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Tradition and scripture or scripture alone?

Q. Why tradition and scripture rather than just scripture?

Q. Does the Bible support the use of oral tradition?

Occasionally one will encounter an individual who says "If it isn't in the Bible, I don't believe it." This presumes that everything Jesus said and did is recorded in the Bible. However, we all know that Jesus didn't make His graces dependent upon the ability to read or own a Bible. Jesus didn't command that His Apostles go and write down everything He had said so that people can read it. Rather, Jesus said "Go and baptize! Go and teach!" (Matthew 28:19-20) His truths were to be spread, as was obviously necessary before the invention of the printing press, mainly by the spoken word. It is true that some of the Apostles and their companions did commit to writing many things about the life and doctrines of our Lord. The oral teachings of the Apostles are just as truly the Word of God as their written words that we find preserved in the New Testament. This fact is evidenced by the following scriptural passages:

"Jesus performed many other signs as well--signs not recorded here--in the presence of his disciples." (John 20:30, KJV)

"And there are also many other things which Jesus did, and which, if they should be written every one, I suppose that even the world itself could not contain the books that should be written." (John 21:25, KJV)

"hold fast to the traditions you received from us, either by our word or by letter." (2 Thessalonians 2:15, KJV)

And in Luke 10:16 where Jesus says "He who hears you, hears me." (KJV)

"I have much to write to you, but I do not want to use paper and ink. Instead, I hope to visit you and talk with you face to face, so that our joy may be complete." (2 John 1:12, NIV)

"I had many things to write, but I will not with ink and pen write unto thee: But I trust I shall shortly see thee, and we shall speak face to face." (3 John 13-14, KJV)

These last two passages can be especially appreciated if you remember that family members communicate best by talking to each other rather than passing notes back and forth. By the New Covenant we were all made members of God's family (as opposed to belonging to His book-of-the-month club). The bare essentials to receive God's favor are contained in the Bible but this doesn't mean that God, in His loving generosity, has not provided abundantly far more for those who will avail themselves of it. Nor does it mean that all of us can read it to ourselves and understand the words contained in the Bible, as Acts 8:30-31 so clearly enumerates in the story about the Ethiopian eunuch. Remember that 2 Timothy 3:16 says that all scripture is useful; it doesn't say or even imply that it is the exclusive source.

The point is that:

  1. The Bible, Word of God that it is, doesn't claim to be the sole source of information but instead documents certain happenings and the establishment of a teaching authority within His Church; and

  2. Dependence upon the Bible as the sole authority in essence says that Jesus' word is not to be trusted when Jesus says that He will be with His Church (as it baptizes and teaches) until the end of time (Matthew 28:20).

The Bible is not a catechism or theological treatise where one can go for quick easy answers. It's too bad that it isn't, but wishing it was (or pretending that it is) doesn't make it so. Attempting to use the Bible in this manner is to misuse Holy Scripture. The truth is there, but we must know how to get at it as, in many cases, it is not presented in a straightforward manner readily understandable to the 20th Century Christian. This is because the sacred writers depended heavily upon 1st century (and earlier) Jewish traditions, customs, and beliefs which are not necessarily recorded in the Bible. It is important that we also consult the other historical writings to find, and therefore learn, how the writings (now part of Holy Scripture but only important writings at that time) were understood and taught by those to whom the writings were addressed.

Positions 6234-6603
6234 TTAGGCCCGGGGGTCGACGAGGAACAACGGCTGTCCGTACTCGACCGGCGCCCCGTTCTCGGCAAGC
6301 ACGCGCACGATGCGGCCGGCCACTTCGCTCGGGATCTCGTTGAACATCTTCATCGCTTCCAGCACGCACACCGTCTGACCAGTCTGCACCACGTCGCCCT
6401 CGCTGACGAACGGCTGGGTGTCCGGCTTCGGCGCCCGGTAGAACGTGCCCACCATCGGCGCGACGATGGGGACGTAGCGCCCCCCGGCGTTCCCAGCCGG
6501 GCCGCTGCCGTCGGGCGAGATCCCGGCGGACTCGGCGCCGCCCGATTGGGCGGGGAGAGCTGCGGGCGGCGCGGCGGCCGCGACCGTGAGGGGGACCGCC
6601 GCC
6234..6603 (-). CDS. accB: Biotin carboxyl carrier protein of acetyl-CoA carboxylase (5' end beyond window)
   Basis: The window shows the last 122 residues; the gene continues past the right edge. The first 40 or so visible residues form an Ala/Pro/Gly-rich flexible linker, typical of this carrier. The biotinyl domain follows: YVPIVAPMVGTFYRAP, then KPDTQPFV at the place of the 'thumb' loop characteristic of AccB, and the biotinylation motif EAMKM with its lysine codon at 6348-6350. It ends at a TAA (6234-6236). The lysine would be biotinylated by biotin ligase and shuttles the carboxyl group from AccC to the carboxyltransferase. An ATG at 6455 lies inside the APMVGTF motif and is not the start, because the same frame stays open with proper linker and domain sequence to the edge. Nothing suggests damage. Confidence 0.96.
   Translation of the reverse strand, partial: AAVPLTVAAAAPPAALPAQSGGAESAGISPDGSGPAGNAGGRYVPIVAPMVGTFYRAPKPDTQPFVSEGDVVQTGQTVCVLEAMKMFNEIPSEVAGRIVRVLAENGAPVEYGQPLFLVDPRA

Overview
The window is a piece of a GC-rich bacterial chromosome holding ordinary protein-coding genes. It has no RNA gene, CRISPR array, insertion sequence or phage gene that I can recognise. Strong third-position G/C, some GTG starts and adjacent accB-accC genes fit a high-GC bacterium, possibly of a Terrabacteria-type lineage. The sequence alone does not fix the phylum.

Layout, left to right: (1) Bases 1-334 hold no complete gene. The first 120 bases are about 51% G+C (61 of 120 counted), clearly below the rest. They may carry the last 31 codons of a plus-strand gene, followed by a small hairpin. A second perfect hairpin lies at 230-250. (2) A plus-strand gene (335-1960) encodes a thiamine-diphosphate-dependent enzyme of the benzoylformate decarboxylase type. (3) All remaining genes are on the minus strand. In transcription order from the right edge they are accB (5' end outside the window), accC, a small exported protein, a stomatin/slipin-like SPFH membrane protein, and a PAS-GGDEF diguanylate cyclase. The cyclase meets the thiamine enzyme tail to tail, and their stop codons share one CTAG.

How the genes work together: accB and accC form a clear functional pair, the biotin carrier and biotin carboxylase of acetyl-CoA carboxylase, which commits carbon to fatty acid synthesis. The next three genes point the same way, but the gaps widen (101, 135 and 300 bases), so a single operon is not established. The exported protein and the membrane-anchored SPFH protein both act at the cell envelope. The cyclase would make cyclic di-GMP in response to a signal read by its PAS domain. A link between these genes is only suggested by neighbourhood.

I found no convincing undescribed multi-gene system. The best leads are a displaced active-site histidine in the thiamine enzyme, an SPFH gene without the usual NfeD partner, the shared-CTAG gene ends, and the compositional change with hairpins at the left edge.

"If it isn't in the Bible, I don't believe it" may seem reasonable to the one saying it, but it is a self-contradicting statement because nowhere in the Bible does it say that the Bible is the exclusive authority. Thus, the person saying this believes something which is not in the Bible. In fact, the Bible says that the Church is the authority: "the church of the living God, the pillar and foundation of truth." (1 Timothy 3:15, NAB)

Recommended reading:

  • ●  Catechism of the Catholic Church paragraphs 74-87

  • ●  Shea, Mark P., By What Authority?, Our Sunday Visitor, Huntington, IN 46750, 1996

  • ●  Currie, David B., Born Fundamentalist, Born Again Catholic, Ignatius Press, San Francisco, CA, 1996, pages 51-62

  • ●  Hardon, John A., S.J., The Catholic Catechism, Doubleday, New York, NY, 1981, pages 41-52

  • ●  Tradition, Bible, or both?, A Catholic Answers Tract, P.O. Box 17490, San Diego, CA 92177

  • ●  What's Your Authority for That?, A Catholic Answers Tract, P.O. Box 17490, San Diego, CA 92177

  • ●  McGuinness, Msgr. Richard M. & Quill, Rev. John A., Who Needs The Church? I Have a Bible, A Defending the Faith Tract, World Apostolate of Fatima, Washington, NJ 07882, 1992

  • ●  Nunez, Luis S., "St. Paul's Scriptural Arguments for Tradition", The Catholic Answer, Volume 10/Number 3, July/August 1996, pages 32-35

  • ●  "Not by Scripture Alone", This Rock, The Magazine of Catholic Apologetics and Evangelization, November 1996, pages 36-38

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